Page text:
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Comcast Corp.'s Universal proved to be a savvy scheduler in dating the film. "Girls Trip" is opening over the same corridor as last summer's "Bad Moms," a sleeper hit with $113.3 million domestically. (A sequel, "A Bad Moms Christmas," is scheduled for Nov. 3.)

The film is also excellent counter-programming to "Dunkirk" -- as "Mamma Mia!" was able to break out while opening against "The Dark Knight" in 2008, so too should "Girls Trip" be able to corner the girls-night-out market this weekend. "Mamma Mia!" opened to $27.8 million; expect "Girls Trip" to exceed that figure with a $32 million to $34 million opening weekend.

In third place we find last weekend's box office champ (chimp?), "War for the Planet of the Apes." The Fox (FOXA) - Get Fox Corporation Class A Report trilogy capper debuted to $56.3 million last weekend, down from its predecessor's $72.6 million opening as franchise fare continues to struggle at the box office this summer. Fortunately for the "Apes," they have positive reviews and word of mouth in their corner. (The film sits at 95% on Rotten Tomatoes and has an 88% Flixster Audience score.)

Though the film may suffer a sharp decline this weekend, as sequels are wont to do, the positive buzz may help "War for the Planet of the Apes" stabilize down the road. Expect the film to drop close to 60% for a $23 million to $24 million weekend and a domestic cumulative total just over $100 million.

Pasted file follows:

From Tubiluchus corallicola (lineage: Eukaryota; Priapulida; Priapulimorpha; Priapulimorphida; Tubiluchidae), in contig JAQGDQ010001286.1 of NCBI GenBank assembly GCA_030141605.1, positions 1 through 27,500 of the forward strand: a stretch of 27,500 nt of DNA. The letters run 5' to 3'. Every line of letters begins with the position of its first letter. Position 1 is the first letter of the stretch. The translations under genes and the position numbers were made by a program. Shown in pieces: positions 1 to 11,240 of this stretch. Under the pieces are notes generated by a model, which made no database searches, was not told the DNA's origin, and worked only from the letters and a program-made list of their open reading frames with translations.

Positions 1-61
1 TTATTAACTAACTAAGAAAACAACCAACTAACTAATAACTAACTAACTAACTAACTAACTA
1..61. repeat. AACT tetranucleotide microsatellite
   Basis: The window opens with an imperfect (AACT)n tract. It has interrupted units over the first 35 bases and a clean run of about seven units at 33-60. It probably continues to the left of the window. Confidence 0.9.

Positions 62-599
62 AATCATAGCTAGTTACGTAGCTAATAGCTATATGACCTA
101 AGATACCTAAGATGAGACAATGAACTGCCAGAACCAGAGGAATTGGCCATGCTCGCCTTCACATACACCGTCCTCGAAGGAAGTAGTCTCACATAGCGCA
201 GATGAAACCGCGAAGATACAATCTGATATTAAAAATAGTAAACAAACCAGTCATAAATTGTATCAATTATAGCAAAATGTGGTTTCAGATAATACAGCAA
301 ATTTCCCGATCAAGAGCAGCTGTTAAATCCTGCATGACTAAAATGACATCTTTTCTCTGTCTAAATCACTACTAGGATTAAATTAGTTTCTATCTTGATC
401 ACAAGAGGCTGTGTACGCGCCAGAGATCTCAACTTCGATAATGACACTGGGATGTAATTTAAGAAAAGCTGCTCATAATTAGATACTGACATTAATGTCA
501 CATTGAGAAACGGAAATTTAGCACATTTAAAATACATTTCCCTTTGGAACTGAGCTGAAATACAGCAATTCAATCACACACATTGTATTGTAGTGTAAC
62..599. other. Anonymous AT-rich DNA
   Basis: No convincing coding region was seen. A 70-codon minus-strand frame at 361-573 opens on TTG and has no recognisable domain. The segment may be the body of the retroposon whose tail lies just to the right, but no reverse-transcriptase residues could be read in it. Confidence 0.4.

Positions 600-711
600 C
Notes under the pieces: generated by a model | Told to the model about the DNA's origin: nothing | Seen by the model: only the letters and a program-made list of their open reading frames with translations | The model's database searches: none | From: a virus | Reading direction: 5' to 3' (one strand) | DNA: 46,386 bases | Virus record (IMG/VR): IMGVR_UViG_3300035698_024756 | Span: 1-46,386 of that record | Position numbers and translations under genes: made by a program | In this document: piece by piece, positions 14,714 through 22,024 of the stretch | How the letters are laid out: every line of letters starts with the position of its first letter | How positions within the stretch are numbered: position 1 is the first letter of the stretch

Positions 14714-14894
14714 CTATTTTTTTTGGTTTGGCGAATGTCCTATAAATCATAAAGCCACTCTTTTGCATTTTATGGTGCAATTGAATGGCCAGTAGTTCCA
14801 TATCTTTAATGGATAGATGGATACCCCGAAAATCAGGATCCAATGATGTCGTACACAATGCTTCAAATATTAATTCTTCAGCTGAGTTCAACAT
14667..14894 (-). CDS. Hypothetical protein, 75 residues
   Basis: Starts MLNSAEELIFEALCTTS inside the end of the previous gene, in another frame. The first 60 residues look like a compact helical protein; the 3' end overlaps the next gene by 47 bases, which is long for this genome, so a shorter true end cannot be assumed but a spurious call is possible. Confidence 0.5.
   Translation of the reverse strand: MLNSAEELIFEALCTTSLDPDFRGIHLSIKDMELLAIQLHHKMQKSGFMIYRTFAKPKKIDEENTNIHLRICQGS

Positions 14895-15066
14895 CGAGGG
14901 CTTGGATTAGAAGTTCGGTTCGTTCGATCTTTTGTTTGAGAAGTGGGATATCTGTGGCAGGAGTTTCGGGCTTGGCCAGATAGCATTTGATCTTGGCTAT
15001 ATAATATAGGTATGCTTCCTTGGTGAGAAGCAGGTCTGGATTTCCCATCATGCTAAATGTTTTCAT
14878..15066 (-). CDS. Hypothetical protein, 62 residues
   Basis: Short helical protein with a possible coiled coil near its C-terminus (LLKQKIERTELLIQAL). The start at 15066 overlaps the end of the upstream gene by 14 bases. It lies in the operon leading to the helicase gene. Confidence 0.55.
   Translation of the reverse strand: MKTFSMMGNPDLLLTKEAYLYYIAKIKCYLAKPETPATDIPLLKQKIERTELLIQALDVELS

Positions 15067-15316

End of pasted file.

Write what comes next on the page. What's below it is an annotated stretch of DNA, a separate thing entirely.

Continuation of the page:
"Spider-Man: Homecoming" should be close behind, as the Sony (SNE) - Get Sony Corp. Report /Marvel Entertainment (DIS) - Get Walt Disney Company Report team-up continues to capitalize on enthusiastic word of mouth and a lack of family-friendly offerings in the market. "Homecoming" already has shot past the $202.9 million domestic gross of the last Spider-Man film, 2014's "The Amazing Spider-Man 2," and has the $262 million domestic total of 2012's "The Amazing Spider-Man" next in its sights.

Expect "Spider-Man: Homecoming" to gross $22 million to $23 million this weekend for a domestic total of around $250 million.

The film rounding out the top 5 is also the most expensive film of the bunch, as the $180 million "Valerian and the City of a Thousand Planets" will hope not to get trampled in its debut. The film, based on a French graphic novel, has long been a dream project of director Luc Besson, who also helmed such sci-fi hits as "The Fifth Element" and "Lucy."

Besson produced the spectacle through his own French film production company, EuropaCorp, and raised a lot of the budget for the movie through foreign presales. The savvy director also covered some of the cost through equity spending and tax subsidies, leaving EuropaCorp's exposure on the film at a reasonable $40 million to $50 million.

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A bulk of that exposure comes from the U.S., because EuropaCorp is ceding upside to distributor STX Entertainment. Big-budget sci-fi is hit and miss with domestic audiences -- for every success like "Avatar" or "Inception," there's a flop like "John Carter" or "Jupiter Ascending." Domestic success usually correlates with positive reviews for sci-fi ventures, which is good news for "Valerian": the film sports a solid Rotten Tomatoes score of 61%.

While that is deemed a 'Fresh' rating, it's not necessarily one that will convince moviegoers to rush out to theaters without added incentive. The cast's only big name is Rihanna (who, as "Battleship" proved, is not a box office draw), and "Valerian" will have a hard time not being overshadowed by "Dunkirk" despite its more escapist leanings. "Valerian" should chart a debut around $16 million to $18 million, which would be a disappointing -- but not disastrous -- start for this expensive picture.